Moneyshot is an iOS app that provides users with a snapshot of their personal finances.
Credit cards, in their current form, are designed to help people overspend. One reason is the high latency between buying something, and realizing how quickly your spending bill is adding up. The overspending problem is further underscored by the design of credit card portals, fraught with lengthy login processes and pieces of account information and numbers that often confuse, rather than inform, the user.
I aimed to create an intentional spending environment that helped users become aware of their purchases and make feedback loops to re-adjust course as necessary.
The goal for this project is that: time spent learning about finances > time spent navigating through finances.
In poorly designed interfaces, a user spends most of her time navigating, not learning. Good design can address the navigation issue with the right features.
Evaluate features against goals
First, I started by exploring ways to make learning about personal finances fun. I wanted to create an experience for interacting with individual transactions that was both pleasurable and reflective.
My first prototype involved an experiment with swipeable cards that allows a user to evaluate each of her transactions and sort each according to whether she is satisfied with her purchase, or regrets buying the item.
After the user swipes through all their transactions in the past week, the application generates a list of transactions she feels dissatisfied with, and the amount she would have saved had not purchased them.
I sought to integrate a form of loss aversion -- our tendency to be motivated by what we have to lose rather than we have to gain -- into this experience design. The List of Avoidable Transactions attempts to motivate users with the potential savings they have lost, urging them to be more aware of what they could lose the following week.
While gamification and adding a points system feature seems natural to this type of design, endemic to any game we play is the sense of winning or losing, which comes guilt. The purpose of the cards is not to make users feel guilty, but to help them become more aware of how they are spending their money. This awareness is ordinarily lost in credit card portals.
Swipeable cards addresses the learning problem, but not the problem of navigating through finances. Currently, in order to track personal spending, a user spends a bulk of her time navigating through different banking and credit card portals.
When there are many ways to navigate, a user can get stuck in many different states and grow confused. The dozens of states in current banking and credit terminals (from the multi-stage log-in process to the wide and varied credit card company platforms) suggests that these platforms are cumbersome to check, leaving people in the dark about the state of their personal finances.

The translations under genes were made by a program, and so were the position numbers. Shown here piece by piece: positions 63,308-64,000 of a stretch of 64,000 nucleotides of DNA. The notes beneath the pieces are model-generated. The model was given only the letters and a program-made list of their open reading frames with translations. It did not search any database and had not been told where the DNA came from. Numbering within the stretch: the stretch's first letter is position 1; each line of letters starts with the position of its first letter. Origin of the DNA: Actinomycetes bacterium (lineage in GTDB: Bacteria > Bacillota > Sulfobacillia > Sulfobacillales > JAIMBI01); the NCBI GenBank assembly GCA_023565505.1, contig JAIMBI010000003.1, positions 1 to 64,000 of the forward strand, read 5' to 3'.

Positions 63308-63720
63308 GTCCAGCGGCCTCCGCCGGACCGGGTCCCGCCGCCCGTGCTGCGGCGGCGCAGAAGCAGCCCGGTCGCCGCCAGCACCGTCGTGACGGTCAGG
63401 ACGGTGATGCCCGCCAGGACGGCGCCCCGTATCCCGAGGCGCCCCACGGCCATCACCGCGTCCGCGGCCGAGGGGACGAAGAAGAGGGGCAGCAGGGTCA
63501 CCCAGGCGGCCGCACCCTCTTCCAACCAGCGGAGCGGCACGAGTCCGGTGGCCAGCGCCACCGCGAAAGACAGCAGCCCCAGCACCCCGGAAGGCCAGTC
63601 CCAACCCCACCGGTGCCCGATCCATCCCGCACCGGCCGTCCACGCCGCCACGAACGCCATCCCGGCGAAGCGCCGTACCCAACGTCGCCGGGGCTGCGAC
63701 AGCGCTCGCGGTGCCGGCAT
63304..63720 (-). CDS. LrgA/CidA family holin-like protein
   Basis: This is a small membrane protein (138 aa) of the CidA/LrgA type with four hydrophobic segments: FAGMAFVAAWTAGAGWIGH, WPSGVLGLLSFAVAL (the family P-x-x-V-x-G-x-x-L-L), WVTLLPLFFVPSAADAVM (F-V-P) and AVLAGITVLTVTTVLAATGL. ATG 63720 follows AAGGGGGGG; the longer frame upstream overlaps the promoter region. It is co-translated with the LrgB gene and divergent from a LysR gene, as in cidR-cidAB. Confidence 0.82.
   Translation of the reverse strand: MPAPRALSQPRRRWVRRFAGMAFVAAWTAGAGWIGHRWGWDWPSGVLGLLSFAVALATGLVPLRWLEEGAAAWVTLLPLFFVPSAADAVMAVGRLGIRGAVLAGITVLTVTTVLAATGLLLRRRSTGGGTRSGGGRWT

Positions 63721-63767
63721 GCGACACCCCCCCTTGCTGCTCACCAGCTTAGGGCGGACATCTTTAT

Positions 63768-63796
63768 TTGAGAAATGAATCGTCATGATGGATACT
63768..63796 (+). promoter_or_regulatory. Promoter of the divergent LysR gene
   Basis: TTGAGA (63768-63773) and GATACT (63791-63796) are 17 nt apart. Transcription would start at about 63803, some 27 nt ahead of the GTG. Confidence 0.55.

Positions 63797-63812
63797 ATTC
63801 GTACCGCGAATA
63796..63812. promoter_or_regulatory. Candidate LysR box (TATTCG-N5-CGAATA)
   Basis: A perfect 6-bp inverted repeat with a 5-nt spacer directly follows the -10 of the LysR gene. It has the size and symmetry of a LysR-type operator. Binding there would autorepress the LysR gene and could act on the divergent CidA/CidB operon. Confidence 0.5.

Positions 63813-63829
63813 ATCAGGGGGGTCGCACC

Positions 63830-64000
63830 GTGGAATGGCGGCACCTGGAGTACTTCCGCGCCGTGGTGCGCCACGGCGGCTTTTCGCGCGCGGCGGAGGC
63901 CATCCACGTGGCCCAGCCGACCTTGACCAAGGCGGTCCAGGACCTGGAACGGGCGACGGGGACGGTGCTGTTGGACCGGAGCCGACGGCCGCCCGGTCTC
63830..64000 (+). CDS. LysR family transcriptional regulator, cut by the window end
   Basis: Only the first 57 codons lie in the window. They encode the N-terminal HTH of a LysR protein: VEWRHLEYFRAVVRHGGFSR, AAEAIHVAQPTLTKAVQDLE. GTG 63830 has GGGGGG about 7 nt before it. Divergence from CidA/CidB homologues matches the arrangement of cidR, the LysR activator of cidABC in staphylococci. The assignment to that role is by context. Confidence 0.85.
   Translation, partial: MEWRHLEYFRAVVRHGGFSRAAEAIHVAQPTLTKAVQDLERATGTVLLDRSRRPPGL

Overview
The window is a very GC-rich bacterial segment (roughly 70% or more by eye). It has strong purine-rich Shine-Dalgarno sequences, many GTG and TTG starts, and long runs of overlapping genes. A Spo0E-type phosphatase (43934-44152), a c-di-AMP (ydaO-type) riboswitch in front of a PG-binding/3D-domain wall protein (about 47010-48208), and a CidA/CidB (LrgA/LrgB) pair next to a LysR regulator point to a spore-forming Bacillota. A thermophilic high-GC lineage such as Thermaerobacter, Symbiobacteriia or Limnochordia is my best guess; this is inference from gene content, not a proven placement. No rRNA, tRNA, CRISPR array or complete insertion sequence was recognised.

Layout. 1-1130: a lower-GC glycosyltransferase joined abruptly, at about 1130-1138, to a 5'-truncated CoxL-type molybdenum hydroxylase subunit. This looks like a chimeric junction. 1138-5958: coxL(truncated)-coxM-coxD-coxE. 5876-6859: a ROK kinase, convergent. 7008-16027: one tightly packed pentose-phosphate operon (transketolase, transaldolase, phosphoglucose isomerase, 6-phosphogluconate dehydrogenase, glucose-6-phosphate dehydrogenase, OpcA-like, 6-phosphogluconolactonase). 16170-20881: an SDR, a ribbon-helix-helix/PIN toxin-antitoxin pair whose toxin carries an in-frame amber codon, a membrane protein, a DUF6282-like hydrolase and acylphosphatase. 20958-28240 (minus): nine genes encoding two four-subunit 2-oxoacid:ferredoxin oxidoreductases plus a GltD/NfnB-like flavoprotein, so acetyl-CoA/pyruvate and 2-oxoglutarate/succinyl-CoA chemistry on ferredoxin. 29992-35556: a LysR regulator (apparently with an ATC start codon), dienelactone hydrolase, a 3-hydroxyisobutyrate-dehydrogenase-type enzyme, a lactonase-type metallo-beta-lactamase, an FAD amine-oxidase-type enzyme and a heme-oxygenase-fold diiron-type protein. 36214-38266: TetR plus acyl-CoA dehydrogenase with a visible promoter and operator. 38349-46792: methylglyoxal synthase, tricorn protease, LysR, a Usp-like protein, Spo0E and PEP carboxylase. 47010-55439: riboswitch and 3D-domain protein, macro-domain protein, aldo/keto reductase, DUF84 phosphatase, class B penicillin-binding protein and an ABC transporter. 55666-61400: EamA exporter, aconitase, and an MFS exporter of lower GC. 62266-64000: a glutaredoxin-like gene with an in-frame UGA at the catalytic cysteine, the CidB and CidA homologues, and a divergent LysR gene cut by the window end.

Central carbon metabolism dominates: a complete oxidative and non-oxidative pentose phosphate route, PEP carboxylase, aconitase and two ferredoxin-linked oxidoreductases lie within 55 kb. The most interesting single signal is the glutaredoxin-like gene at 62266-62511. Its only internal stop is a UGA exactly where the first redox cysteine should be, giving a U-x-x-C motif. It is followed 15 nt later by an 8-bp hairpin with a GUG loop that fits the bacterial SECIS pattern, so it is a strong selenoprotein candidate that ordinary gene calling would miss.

Subsequently, I designed several prototypes that attempts to address the navigation issue by aggregating spending and savings information. Each offers various trade-offs.
While the prototypes appear straightforward, they still do not fully address the navigation problem, as the flow could be made even simpler with a single screen.
My early prototypes and user research underscored two themes.
Theme 1: Good interaction reflects how humans, not computers, deal with information. When tabs are used correctly, they improve usability. This is because tabs act as metaphors that, when used well, facilitate familiarity between the user and the application by mirroring real-world tab dividers.
Ideally, tabs divide content into meaningful sections. The method of organization motivated my first prototypes:
This organization extended to the subsequent prototypes in a form different from tabs from above.
While we may conceptualize our physical wallets with credit cards, and our finances by the online portals of different credit cards, we do so largely not by choice — but because this is how our computers deal with information.
While a user may plausibly first turn to her credit card balances when she thinks of her personal finances, she would more likely turn to combined numbers: “How much money have I spent? How much money have I earned?”
This framework motivated a revision of the screen.
Theme 2: Let the user correct the information, not construct it. A user who constructs information for the app will have more uncertainty while navigating through screens of the interface. While I considered the mobile device’s screen size and prototyped this sign up flow:
I ultimately decided that the full screen nature failed to give the user purpose in a way achieved by an inline style.
The inline placement of balances allows the user to correct the interface by updating the initial $0 balance, providing purpose for providing bank information in the first place.
1. First-time Introduction
2. Home Screen
3. Link a New Credit Card
4. Updated Home Screen
Looking forward: An ambient overlay
The ideal would be for this information about spending to be tightly linked with the form factor used for spending. Consider an alternative way for a user to check her balance, where information on total spending and purchases overlays onto her credit card.